Willfulness Versus Consciousness

At the Hyundai Tournament of Champions Thursday, Camilo Villegas, tried to bump a chip shot up a steep bank to a pin close to the edge of the green. Because of the tight pin, he tried to be too careful that his shot didn’t go too far by the hole. The ball got right to the top of the bank, hovered and then began rolling back down the bank to his feet…for a second time.

Suddenly, Camilo saw that he’d made a slight divot on his second shot, so he strode quickly over to the divot and flicked it away one handed with his clubhead. The ball rolled around where the divot had been and stopped a couple of inches away.

You cannot move “loose impediments” while the ball is rolling. A viewer at home somehow managed to reach Tour officials, they reviewed the video and Camilo ended up being disqualified for signing an incorrect scorecard; he’d neglected to add the two penalty strokes for his transgression. In the immediate aftermath of the DQ, there were inferences that cheating and lying about it should not be tolerated.

In 2005, Michelle Wie took a drop from an unplayable lie in a bush, but dropped it closer to the hole. A reporter for Sports Illustrated, concerned about the efficacy of the drop, alerted Tour officials. They reviewed the tape and then took Wie and her caddie out to the location to confirm what had happened. It was determined that the ball had been dropped a foot closer to the hole. She was disqualified for signing an incorrect scorecard that didn’t include the two penalty strokes for “playing from a wrong place.”

In 2010, Wie hit her ball into a shallow pond. She determined that she could play the ball out of the water, took her right shoe off and gingerly planted her foot in the water. She swung at the ball, there was a splash and the ball hopped out of the water about a foot and settled in the grass in the hazard. As Wie slowly recoiled from the finish of her swing, she took her right hand off the club and as she gazed down on the ball and her new circumstances, her body relaxed and she absentmindedly lowered her clubhead into the grass in the hazard. You can’t do that while your ball is in the hazard unless you are using the club to maintain your balance, which Wie, even as she watched the contradictory video, claimed that she did.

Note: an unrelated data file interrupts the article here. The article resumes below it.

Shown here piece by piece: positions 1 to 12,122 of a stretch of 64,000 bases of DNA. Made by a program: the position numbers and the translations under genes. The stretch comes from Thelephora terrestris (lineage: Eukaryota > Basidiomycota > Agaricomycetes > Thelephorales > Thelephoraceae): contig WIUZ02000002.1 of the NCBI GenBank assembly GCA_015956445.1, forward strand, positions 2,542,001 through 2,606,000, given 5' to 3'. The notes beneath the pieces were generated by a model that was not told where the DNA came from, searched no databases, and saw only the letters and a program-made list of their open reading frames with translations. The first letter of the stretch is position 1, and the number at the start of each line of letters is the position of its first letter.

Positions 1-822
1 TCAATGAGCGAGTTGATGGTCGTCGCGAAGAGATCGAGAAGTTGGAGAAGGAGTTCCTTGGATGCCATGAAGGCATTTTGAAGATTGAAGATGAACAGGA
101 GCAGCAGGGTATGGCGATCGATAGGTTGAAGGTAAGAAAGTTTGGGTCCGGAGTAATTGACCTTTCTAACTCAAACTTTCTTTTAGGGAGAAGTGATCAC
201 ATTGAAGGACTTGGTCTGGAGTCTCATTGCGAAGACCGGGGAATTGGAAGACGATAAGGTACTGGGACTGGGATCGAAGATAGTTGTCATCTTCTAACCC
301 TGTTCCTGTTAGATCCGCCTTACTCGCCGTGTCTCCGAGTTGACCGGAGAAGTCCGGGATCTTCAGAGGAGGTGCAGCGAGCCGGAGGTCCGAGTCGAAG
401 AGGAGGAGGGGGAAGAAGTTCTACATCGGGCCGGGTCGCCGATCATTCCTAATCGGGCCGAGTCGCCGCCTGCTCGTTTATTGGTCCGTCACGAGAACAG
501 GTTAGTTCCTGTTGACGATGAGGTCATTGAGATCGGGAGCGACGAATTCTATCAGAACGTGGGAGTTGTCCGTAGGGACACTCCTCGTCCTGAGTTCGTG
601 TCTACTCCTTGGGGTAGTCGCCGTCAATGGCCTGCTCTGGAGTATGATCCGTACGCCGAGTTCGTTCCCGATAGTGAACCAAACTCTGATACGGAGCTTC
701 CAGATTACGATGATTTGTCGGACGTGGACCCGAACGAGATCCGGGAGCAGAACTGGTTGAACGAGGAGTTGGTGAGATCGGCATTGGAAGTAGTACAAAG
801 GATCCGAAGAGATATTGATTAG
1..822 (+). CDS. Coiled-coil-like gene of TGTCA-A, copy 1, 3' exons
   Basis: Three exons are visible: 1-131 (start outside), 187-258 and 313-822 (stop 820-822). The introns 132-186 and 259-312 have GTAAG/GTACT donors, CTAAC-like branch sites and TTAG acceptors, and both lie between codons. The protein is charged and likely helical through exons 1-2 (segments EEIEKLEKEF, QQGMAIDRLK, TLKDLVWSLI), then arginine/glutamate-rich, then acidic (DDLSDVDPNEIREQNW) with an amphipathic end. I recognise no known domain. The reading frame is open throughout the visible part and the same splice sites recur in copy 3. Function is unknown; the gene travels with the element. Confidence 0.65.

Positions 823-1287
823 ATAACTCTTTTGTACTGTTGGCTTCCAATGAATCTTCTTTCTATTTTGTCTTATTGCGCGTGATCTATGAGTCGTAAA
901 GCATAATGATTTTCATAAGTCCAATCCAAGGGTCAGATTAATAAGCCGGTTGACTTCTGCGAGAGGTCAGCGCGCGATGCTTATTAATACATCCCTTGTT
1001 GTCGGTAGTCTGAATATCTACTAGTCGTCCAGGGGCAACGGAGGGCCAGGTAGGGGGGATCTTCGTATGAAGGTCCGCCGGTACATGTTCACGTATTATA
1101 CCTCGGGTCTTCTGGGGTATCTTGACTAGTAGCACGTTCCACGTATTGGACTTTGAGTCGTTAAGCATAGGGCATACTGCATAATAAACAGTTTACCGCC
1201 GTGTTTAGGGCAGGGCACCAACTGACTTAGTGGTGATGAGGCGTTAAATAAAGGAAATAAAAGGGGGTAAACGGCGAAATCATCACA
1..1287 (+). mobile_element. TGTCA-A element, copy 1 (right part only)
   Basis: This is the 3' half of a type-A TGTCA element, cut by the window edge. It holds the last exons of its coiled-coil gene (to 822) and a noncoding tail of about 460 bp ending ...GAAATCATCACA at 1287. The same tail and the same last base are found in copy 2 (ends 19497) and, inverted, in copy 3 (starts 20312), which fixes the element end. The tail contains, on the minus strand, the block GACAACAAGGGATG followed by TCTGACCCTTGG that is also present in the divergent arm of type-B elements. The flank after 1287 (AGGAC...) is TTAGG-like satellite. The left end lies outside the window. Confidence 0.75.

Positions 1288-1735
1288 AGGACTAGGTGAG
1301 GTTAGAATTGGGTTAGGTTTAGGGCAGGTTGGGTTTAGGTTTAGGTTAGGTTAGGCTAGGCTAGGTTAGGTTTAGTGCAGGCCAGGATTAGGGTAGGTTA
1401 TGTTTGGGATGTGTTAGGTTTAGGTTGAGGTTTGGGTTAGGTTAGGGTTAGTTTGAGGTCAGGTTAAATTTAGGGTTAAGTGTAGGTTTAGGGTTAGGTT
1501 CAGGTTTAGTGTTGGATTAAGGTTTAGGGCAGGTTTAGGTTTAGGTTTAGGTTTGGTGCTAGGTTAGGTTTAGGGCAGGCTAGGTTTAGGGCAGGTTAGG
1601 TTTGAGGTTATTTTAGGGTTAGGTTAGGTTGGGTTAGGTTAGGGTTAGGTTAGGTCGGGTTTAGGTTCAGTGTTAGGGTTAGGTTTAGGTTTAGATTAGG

This morning, Jason Day, the young, up and coming Aussie, really tried to get into a drive, hit the ground six inches behind the ball and the drive went all of 106 yards, the worst drive of his professional career.

As I noted yesterday, Stuart Appleby, “lost” his putter and had to have his caddie rush to the pro shop to purchase a new one. Friday, it was discovered that the putter had been found on the practice putting green Wednesday night and turned in to the Golf Channel compound. But a production assistant didn’t put the two events together until Friday.

Way, way back in my corporate banking days, I was trundled off to a two-day training seminar on sales. As we settled into the routine of it, I became annoyed at the chirpy trainer who gave every indication that she knew nothing about how the real world of branch banking worked. So as we took turns going through mock sales with each other peddling, checking accounts, mortgages, credit card merchant services, etc., my attitude and enthusiasm began to decline…oh, and I began to come down with a bad cold.

The second day, I felt awful. And so as my less than stellar efforts were negatively critiqued by the trainer as being too deadpanned and unenthusiastic, I became even more annoyed. For our final graduation sales presentation, we were paired off again and our pitches were going to be videoed. I determined that I was going to show her. I was going to sell like a mad man; I was going to throw everything into it. Everything! Ha!

Immediately afterward, the critique was the same: deadpanned and unenthusiastic. Plus some goody-goody colleague agreed with her! I was furious…in a passive-aggressive way. I could barely mask my distain. Until we ran the video back to see how reality compared to the comments. And I was shocked! My distain turned into dismay, I could not believe my eyes: completely deadpanned and unenthusiastic.

What do all of these things have in common? They were a function of consciousness, not willfulness. Villegas probably had no idea he’d flicked that piece of divot away, it was just an instinctive reaction. Wie had no idea that she’d taken a drop closer to the hole or grounded her club in the pond, even as she was shown the video. Day said later he had no idea what he was thinking, his mind completely blanked out on his downswing; it was probably the worst swing he ever made as a professional. Applebee or his caddie absentmindedly walked away and left his putter on the putting green (I did this at Q-School one year, but because I always putt first when I warm-up, I didn’t discover it until I got to the first tee! Who would steal my putter at such a critical time?!). And I had no idea I was being completely underwhelming in my brilliant sales efforts.

So in the circumstance where something appears to be willful cheating, we always have to leave open the possibility that it’s a matter of unconsciousness not willfulness.

Take it from a guy with slack-jawed dismay he’s never gotten over.

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